Many of my wilderness experiences have been self-imposed. They grew out of drivenness within me; the fruit of selfish ambition, fear, and the anger that created unmet needs in my heart. And those needs should never have been met. That means that many of my wilderness experiences could have been avoided if only . . .

If only I were aware of my drivenness; if only I had realized my ambition—pursued, sincerely I believe in the name of Jesus—was mixed with the slag of my glory even as I sought His glory; if only I had understood that my fear actually was pride and my anger was anger. I carried inner anger without even knowing what it was. I gradually came to understand that these feelings within me were harmful and that prayer alone could bring me release. By then I had been a pastor for probably four or five years and realized I needed help from other leaders to be free. That’s when I asked the elders of our church to meet with me early every Sunday morning to pray because that’s how I gained some deliverance along the way.

So it was that I entered into burnout and edged toward depression for a period of time early in my pastorate. So it was that I struggled with comparison and competition and feelings of failure because I wasn’t as good as others or I hadn’t reached the standard of success I set for myself. Now I realize that that standard of success was self-imposed and not from God or anyone else; now I realize that it doesn’t make any difference whether I’m as good as others; now I realize that those wilderness experiences were self-imposed and unnecessary.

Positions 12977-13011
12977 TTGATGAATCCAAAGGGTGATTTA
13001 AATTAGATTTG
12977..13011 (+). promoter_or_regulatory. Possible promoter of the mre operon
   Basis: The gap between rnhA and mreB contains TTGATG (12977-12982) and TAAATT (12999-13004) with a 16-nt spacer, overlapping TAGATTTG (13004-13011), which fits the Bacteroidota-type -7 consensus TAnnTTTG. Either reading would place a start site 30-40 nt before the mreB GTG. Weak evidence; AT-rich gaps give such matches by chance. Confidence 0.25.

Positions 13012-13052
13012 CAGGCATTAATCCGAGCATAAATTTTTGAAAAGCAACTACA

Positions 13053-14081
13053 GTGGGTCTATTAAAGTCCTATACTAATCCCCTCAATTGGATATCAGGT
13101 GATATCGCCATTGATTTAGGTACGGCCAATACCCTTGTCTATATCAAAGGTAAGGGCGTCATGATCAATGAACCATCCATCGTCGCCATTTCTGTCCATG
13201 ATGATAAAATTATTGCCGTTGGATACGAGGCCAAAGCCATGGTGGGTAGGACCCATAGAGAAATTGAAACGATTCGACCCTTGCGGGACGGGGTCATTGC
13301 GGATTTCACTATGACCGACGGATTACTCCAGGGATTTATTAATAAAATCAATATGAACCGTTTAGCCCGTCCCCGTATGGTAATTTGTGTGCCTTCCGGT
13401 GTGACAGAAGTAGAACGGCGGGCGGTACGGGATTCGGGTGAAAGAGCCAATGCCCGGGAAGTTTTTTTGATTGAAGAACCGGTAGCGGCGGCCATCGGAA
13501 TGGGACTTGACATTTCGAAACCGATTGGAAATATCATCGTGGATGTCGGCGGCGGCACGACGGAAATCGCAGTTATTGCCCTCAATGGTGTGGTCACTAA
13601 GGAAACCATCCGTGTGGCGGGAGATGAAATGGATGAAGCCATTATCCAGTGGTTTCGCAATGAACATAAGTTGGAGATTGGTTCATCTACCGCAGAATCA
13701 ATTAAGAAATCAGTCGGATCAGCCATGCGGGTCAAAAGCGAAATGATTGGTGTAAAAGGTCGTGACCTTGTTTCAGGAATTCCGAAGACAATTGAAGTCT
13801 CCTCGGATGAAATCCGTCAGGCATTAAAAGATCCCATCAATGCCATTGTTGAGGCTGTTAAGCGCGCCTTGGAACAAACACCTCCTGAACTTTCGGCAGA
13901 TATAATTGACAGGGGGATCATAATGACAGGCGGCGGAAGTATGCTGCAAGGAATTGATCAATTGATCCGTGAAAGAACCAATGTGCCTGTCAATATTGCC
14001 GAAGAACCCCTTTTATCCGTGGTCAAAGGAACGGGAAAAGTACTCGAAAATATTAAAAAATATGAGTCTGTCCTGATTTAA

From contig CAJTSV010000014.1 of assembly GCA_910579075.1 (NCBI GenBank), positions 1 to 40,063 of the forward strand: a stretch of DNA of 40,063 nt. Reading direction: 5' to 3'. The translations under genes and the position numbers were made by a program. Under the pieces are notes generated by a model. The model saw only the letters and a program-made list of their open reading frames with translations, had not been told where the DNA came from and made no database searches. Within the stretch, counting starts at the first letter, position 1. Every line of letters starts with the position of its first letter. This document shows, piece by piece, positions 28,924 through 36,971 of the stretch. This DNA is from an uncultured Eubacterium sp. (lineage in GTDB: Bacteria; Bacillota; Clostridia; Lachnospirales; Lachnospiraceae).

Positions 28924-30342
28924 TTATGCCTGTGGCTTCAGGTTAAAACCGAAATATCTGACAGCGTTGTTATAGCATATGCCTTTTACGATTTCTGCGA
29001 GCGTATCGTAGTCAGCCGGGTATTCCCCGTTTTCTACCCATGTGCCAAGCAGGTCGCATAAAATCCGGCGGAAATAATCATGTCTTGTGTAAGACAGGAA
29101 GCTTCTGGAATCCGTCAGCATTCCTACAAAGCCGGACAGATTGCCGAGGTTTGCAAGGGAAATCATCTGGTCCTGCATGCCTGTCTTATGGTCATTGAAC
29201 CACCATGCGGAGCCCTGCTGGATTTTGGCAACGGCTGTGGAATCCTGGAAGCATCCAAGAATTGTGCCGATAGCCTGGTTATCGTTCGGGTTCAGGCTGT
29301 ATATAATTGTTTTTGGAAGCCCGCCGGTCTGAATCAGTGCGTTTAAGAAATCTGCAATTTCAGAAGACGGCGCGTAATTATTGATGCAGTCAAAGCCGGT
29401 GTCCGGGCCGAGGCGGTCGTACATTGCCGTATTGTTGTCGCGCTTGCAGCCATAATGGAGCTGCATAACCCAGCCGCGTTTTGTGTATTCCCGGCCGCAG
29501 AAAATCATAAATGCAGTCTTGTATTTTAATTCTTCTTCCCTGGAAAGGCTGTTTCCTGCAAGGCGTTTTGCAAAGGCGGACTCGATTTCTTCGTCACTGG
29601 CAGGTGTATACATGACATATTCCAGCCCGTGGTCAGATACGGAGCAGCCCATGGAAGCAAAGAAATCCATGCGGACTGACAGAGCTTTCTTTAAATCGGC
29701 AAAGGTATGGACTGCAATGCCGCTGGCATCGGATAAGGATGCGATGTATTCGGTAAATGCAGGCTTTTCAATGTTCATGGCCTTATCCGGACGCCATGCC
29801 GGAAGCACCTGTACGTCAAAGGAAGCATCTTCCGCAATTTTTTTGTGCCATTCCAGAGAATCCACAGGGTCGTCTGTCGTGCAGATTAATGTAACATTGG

I don’t like to project myself on other leaders, but, as I have talked about these concerns in cultures all over the world, I have found many fellow leaders who identify with me because they’re in the same self-imposed wilderness. I’m just a little bit ahead of them. As I talk about these wilderness experiences, I find them responding, recognizing their own struggles and seeking freedom. So what can leaders do when they find themselves in the self-imposed wilderness?

Find the joy of the wilderness, the rugged beauty, the blooming wild flowers, the cooling shade, and the refreshing oases of flowing, refreshing water. How?

  1. Stop denying the truth about you and fall on your face before God in prayer, acknowledging that virtually everything you blame on others comes from you.
  2. Read the Bible in the light of your responsibility and God’s grace and make Christ your life, not only the One you talk about, but the One you depend on to live.
  3. Find someone you can talk with honestly and tell him/her the truth about you and listen to what you hear back no matter how much it hurts, even if you must travel hours and hours to get to him.

While many, probably most, of my wilderness experiences have been self-imposed and unnecessary, they have been critical to my growth as a man, my sensitivity as a husband and a father, and my impact as a leader. I wish I could have avoided them, but I couldn’t make it without them. So, I encourage you to keep on wandering in your wilderness. Sooner or later you’ll get to an oasis of refreshing rest. But after you’re there a while, you’ll start over again with another season in the wilderness—and that will be the best place you can be if you want to be God’s kind of leader.

« back